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An open randomized clinical trial in comparing two artesunate-based combination treatments on Plasmodium falciparum malaria in Nigerian children: artesunate/sulphamethoxypyrazine/pyrimethamine (fixed dose over 24 hours) versus artesunate/amodiaquine (fixed dose over 48 hours)
Malaria Journal volume 9, Article number: 378 (2010)
Several studies have demonstrated the efficacy of artemisinin-combination therapy (ACT) across malaria zones of the world. Fixed dose ACT with shorter courses and fewer tablets may be key determinants to ease of administration and compliance.
Children aged one year to 13 years presenting with uncomplicated Plasmodium falciparum malaria were recruited in Ibadan, south-western Nigeria. A total of 250 children each were randomly assigned to receive three doses of artesunate/sulphamethoxypyrazine/pyrimethamine (AS + SMP) (12 hourly doses over 24 hours) or three doses of artesunate/amodiaquine (AS + AQ) (daily doses over 48 hours). Efficacy and safety of the two drugs were assessed using a 28-day follow-up and the primary outcome was PCR- corrected parasitological cure rate and clinical response.
There were two (0.4%) early treatment failures, one in each treatment arm. The PCR corrected cure rates for day 28 was 97.9% in the AS + AQ arm and 95.6% in the AS + SMP arm (p = 0.15). The re-infection rate was 1.7% in the AS + AQ arm and 5.7% in the AS + SMP arm (p = 0.021). The fever clearance time was similar in the two treatment groups: 1 - 2 days for both AS + SMP and AS + AQ (p = 0.271). The parasite clearance time was also similar in the two treatment groups with 1 - 7 days for AS + SMP and 1 - 4 days for AS + AQ (p = 0.941). The proportion of children with gametocytes over the follow-up period was similar in both treatment groups. Serious Adverse Events were not reported in any of the patients and in all children, laboratory values (packed cell volume, liver enzymes, bilirubin) remained within normal levels during the follow-up period but the packed cell volume was significantly lower in the AS + SMP group.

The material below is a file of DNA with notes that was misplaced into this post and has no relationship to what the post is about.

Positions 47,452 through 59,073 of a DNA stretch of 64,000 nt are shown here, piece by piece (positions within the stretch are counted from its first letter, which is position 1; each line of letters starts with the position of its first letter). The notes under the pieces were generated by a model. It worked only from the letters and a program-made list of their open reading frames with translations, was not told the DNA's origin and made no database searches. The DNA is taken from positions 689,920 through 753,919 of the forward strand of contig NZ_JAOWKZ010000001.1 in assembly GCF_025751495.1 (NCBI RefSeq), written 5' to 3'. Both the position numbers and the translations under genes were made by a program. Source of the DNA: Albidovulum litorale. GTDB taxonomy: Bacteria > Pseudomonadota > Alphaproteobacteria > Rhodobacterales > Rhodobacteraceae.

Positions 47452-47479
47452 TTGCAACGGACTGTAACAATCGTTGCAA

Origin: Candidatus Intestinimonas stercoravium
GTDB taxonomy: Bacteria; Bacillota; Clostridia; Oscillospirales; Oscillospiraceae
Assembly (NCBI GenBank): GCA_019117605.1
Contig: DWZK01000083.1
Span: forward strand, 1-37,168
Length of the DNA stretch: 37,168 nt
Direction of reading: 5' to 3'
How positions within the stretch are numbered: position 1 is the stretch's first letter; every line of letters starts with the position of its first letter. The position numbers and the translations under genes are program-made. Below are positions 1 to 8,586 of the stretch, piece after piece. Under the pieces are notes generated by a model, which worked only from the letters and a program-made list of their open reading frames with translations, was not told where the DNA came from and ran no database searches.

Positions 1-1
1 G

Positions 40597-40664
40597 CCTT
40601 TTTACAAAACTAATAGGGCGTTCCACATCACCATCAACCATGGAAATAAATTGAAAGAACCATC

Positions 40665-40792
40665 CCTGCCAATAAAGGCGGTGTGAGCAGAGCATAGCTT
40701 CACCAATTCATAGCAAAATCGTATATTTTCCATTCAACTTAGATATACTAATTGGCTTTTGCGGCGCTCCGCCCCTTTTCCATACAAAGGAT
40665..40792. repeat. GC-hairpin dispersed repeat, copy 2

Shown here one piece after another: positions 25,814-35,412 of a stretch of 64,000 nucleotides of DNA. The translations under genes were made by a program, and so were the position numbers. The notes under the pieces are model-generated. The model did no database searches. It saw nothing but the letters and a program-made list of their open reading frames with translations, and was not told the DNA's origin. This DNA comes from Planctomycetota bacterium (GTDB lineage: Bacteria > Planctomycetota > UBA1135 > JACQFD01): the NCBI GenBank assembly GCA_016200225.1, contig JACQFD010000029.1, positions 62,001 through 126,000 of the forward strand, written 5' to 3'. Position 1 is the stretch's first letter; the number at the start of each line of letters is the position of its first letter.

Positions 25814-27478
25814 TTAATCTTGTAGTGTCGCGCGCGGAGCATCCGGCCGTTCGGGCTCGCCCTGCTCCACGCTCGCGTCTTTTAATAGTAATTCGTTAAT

This study demonstrates that AS + SMP FDC given as three doses over 24 hours (12-hour intervals) has similar efficacy as AS + AQ FDC given as three doses over 48 hours (24-hour interval) for the treatment of uncomplicated Plasmodium falciparum malaria in children in Nigeria. Both drugs also proved to be safe. Therefore, AS + SMP could be an alternative to currently recommended first-line ACT with continuous resistance surveillance.
In Nigeria, nearly 110 million of clinical cases of malaria are diagnosed per year, translating into about 50% of the adult population experiencing at least one malaria episode per year, while young children can have up to two to four attacks of malaria annually . In addition to the direct health impact of malaria on the Nigerian population, the economic loss linked to malaria in this country is estimated to ~132 billion Naira (±878 million USD) per year. In order to combat this devastating situation, the Nigerian authorities developed in 1996 a first National Malaria Control Policy, and in 1999 the Roll Back Malaria (RBM) programme was initiated.
National drug efficacy trials conducted in 2002 in Nigeria demonstrated that the first line treatments then employed, chloroquine and sulphadoxine/pyrimethamine (SP) were no longer adequate and in 2005, the highly efficacious artemisinin-based combination therapy (ACT) was introduced in the country . Artemether-lumefantrine was elected first-line treatment for uncomplicated malaria with artesunate-amodiaquine (AS + AQ) recommended as an alternative . Nowadays, SP is not recommended for the treatment of uncomplicated malaria due to its high resistance which can be as high as 35% but it is still in use for intermittent preventive therapy (IPT) in pregnant women. Similarity in the structure of SP and SMP denotes a potential for cross resistance [1, 2].